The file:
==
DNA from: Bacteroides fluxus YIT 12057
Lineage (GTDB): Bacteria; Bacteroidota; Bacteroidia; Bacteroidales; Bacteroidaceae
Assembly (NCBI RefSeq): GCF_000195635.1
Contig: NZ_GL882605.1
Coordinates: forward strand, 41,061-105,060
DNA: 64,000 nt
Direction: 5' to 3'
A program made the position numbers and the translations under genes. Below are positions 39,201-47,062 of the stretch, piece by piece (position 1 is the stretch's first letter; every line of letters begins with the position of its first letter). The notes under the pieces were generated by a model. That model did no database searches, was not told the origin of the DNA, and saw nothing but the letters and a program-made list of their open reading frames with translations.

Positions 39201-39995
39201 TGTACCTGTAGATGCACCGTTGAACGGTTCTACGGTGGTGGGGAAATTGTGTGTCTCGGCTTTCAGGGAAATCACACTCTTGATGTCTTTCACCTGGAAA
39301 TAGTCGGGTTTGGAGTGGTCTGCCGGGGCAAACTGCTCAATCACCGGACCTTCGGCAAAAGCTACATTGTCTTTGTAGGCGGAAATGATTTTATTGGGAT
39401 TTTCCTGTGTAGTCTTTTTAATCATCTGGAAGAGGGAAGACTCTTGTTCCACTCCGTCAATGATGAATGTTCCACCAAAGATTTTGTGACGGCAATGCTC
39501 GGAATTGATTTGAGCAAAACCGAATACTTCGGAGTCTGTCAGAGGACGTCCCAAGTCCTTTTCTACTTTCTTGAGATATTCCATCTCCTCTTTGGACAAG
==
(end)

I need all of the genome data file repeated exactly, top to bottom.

DNA from: Bacteroides fluxus YIT 12057
Lineage (GTDB): Bacteria; Bacteroidota; Bacteroidia; Bacteroidales; Bacteroidaceae
Assembly (NCBI RefSeq): GCF_000195635.1
Contig: NZ_GL882605.1
Coordinates: forward strand, 41,061-105,060
DNA: 64,000 nt
Direction: 5' to 3'
A program made the position numbers and the translations under genes. Below are positions 39,201-47,062 of the stretch, piece by piece (position 1 is the stretch's first letter; every line of letters begins with the position of its first letter). The notes under the pieces were generated by a model. That model did no database searches, was not told the origin of the DNA, and saw nothing but the letters and a program-made list of their open reading frames with translations.

Positions 39201-39995
39201 TGTACCTGTAGATGCACCGTTGAACGGTTCTACGGTGGTGGGGAAATTGTGTGTCTCGGCTTTCAGGGAAATCACACTCTTGATGTCTTTCACCTGGAAA
39301 TAGTCGGGTTTGGAGTGGTCTGCCGGGGCAAACTGCTCAATCACCGGACCTTCGGCAAAAGCTACATTGTCTTTGTAGGCGGAAATGATTTTATTGGGAT
39401 TTTCCTGTGTAGTCTTTTTAATCATCTGGAAGAGGGAAGACTCTTGTTCCACTCCGTCAATGATGAATGTTCCACCAAAGATTTTGTGACGGCAATGCTC
39501 GGAATTGATTTGAGCAAAACCGAATACTTCGGAGTCTGTCAGAGGACGTCCCAAGTCCTTTTCTACTTTCTTGAGATATTCCATCTCCTCTTTGGACAAG